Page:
As the calendar page turned over to a new year, many of us turned introspective and thought about the year past and what we want this new year to hold. Many of us have set our new year’s goals or are considering forging a new path.
In the annual dental salary survey, DentalPost found that up to 30% of dental professionals are considering a job change this year! While better pay was a leading driver, a bigger desire for job satisfaction – including “a more positive work environment” and simply wanting to feel appreciated by an employer – were among the top reasons dental professionals consider new job opportunities.
Is that you? Or someone on your team?
For the past four years, DentalPost has asked dental professionals to respond to questions about their compensation and experience. Published each January, this survey digs into industry trends in job satisfaction, pay, benefits, and more. And this year’s report is eye-opening thanks to input from nearly 15,000 dental professionals helping to paint a picture of what’s happening in the dental industry.
It’s no secret that hiring right now is hard. Many offices are making do without a much-needed team member. Unhappy employees are dropping resignation letters and going where the grass seems greener. And employers feel like they are being held hostage by their team.
But it doesn’t have to be this way. It’s not an “us versus them” scenario. Each role holds some responsibility here. So what’s the trick to having happy employees? And the secret sauce to feeling fulfilled in your workplace?
If only it were an easy checklist to keep everyone on the team feeling fulfilled and connected, employers would knock that out at the morning huddle. But the truth is each team member needs and values different things. Taking the time to get to know the unique personalities of each member will go a long way to understanding their needs. DentalPost offers DISC and Core Values assessments to make this easy. Anyone with an account can access them for free, so you can get your team to complete the assessments and review them together at your next staff meeting. It will be eye-opening, trust me!
For me, a little appreciation goes a long way. And I’m not alone. This year’s salary survey found that the desire to feel more appreciated is one of the top 3 motivators for many dental professionals who are considering a job change. Taking the time to recognize a team member for a job well done in the morning huddle, a note, or even on your practice’s social media goes a long way in ensuring they feel valued and, in turn, stay loyal to their existing employer.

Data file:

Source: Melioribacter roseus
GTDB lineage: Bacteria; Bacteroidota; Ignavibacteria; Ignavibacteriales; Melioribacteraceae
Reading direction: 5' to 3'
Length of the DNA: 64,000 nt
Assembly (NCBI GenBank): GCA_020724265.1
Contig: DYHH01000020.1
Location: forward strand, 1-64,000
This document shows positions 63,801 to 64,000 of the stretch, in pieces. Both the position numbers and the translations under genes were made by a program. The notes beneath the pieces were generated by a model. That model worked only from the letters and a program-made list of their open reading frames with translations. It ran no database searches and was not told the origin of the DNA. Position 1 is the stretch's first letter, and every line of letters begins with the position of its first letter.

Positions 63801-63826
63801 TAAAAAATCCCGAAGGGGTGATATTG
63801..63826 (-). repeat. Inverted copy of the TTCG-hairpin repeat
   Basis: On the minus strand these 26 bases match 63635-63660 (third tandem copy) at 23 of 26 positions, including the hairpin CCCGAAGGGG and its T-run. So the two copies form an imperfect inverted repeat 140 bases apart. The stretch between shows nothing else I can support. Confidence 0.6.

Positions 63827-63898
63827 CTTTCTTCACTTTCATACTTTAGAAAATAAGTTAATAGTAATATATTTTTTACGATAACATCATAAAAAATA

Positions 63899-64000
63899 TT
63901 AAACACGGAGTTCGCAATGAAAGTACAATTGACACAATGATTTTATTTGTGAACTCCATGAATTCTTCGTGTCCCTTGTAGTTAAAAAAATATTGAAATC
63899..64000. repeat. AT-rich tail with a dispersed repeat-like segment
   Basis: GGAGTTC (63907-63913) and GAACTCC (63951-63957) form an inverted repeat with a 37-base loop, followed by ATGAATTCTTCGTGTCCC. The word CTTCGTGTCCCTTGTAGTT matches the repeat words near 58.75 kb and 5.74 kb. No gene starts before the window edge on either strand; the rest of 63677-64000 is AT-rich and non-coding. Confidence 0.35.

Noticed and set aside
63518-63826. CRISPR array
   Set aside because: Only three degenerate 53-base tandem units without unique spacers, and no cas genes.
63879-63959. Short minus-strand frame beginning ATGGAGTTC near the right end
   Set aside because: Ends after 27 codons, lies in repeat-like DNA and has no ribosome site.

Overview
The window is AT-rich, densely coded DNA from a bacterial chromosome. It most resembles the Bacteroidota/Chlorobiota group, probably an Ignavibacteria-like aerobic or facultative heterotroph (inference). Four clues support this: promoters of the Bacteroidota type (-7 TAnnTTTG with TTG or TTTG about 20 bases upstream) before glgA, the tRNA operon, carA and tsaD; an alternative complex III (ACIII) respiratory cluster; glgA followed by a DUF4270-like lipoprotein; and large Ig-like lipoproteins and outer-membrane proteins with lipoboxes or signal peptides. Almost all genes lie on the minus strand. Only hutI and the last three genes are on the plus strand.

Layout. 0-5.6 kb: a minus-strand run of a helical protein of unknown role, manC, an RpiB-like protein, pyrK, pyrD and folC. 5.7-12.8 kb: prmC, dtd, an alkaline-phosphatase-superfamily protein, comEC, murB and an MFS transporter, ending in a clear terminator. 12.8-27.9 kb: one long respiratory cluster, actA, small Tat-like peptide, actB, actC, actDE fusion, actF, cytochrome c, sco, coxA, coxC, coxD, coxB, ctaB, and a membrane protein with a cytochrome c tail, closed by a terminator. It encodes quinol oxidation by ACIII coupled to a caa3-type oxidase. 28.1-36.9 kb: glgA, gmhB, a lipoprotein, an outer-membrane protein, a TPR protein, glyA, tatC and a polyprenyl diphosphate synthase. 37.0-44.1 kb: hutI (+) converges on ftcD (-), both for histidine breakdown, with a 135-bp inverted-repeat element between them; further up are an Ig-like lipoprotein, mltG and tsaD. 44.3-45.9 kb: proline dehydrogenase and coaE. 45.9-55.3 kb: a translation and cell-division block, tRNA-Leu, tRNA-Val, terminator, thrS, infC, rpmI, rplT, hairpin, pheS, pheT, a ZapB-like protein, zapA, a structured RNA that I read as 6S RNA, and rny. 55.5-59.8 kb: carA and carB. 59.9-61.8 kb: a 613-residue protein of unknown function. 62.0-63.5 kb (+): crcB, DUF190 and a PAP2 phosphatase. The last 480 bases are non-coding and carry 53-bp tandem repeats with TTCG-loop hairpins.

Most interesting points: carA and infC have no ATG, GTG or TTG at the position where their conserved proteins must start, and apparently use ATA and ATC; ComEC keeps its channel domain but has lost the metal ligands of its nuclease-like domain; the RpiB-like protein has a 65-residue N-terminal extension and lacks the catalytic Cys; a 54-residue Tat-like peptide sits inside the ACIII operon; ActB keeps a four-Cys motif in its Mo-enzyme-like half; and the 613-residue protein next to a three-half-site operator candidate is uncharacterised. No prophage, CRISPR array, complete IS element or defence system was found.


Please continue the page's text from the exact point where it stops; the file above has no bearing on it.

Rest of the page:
A stay interview is exactly what it sounds like–an interview to retain key players before they reach the point of no return. It’s an infrequent, proactive opportunity to individually give each team member time to express what is and isn’t working. It’s retention-based vs. recruiting-based and preventative instead of reactive, and it signals to team members that they are valued and held in high regard. This could be the perfect opportunity to adjust the sails before you get wrecked on the shore and down an employee. Read this blog for a more in-depth overview of how to conduct a productive stay interview.
Job satisfaction does not rest solely on the employer. We are each in charge of our own destiny and only we can determine what is needed to feel great about doing our job. Likewise, we must be proactive in communicating those needs. Is it updated equipment? CE opportunities? Different appointment lengths? Often this is only voiced at the exit interview (if there is one). But it doesn’t have to be that way!
I remember being envious of a colleague whose employer was sending her to a dental conference. So much so that I thought about leaving my practice and joining hers. Thankfully, I mentioned the event to my employer, who readily agreed to send me to that conference. While not all requests are as easily resolved as that one, it’s crucial for individual contributors to recognize what is important for their overall job satisfaction and communicate that need to the employer.
The grass is not always greener on the other side. Placing our job satisfaction expectations solely on an employer will follow us from position to position. Instead, it’s important to figure out what we need to feel satisfied every day. If you or a team member need help to determine those priorities, check out this alignment questionnaire (also free when you log in to your DentalPost account!). This is the first step to defining what is most important for an individual, both personally and professionally. After expressing that vision, both the employee and employer can be on the same page.
Successful offices work together. That’s why they call us a team. Everyone is searching for a workplace they feel good about going to daily. After all, we spend an awful lot of our lives there. So, it’s up to each of us to do our part to ensure that our needs are met, our team is supported, and we get the job done. It’s a delicate balance with no procedure code. But it could keep you out of the 30 percent of the dental workforce feeling dissatisfied with their work circumstances and save your practice from unnecessary churn – and the high cost that comes with it.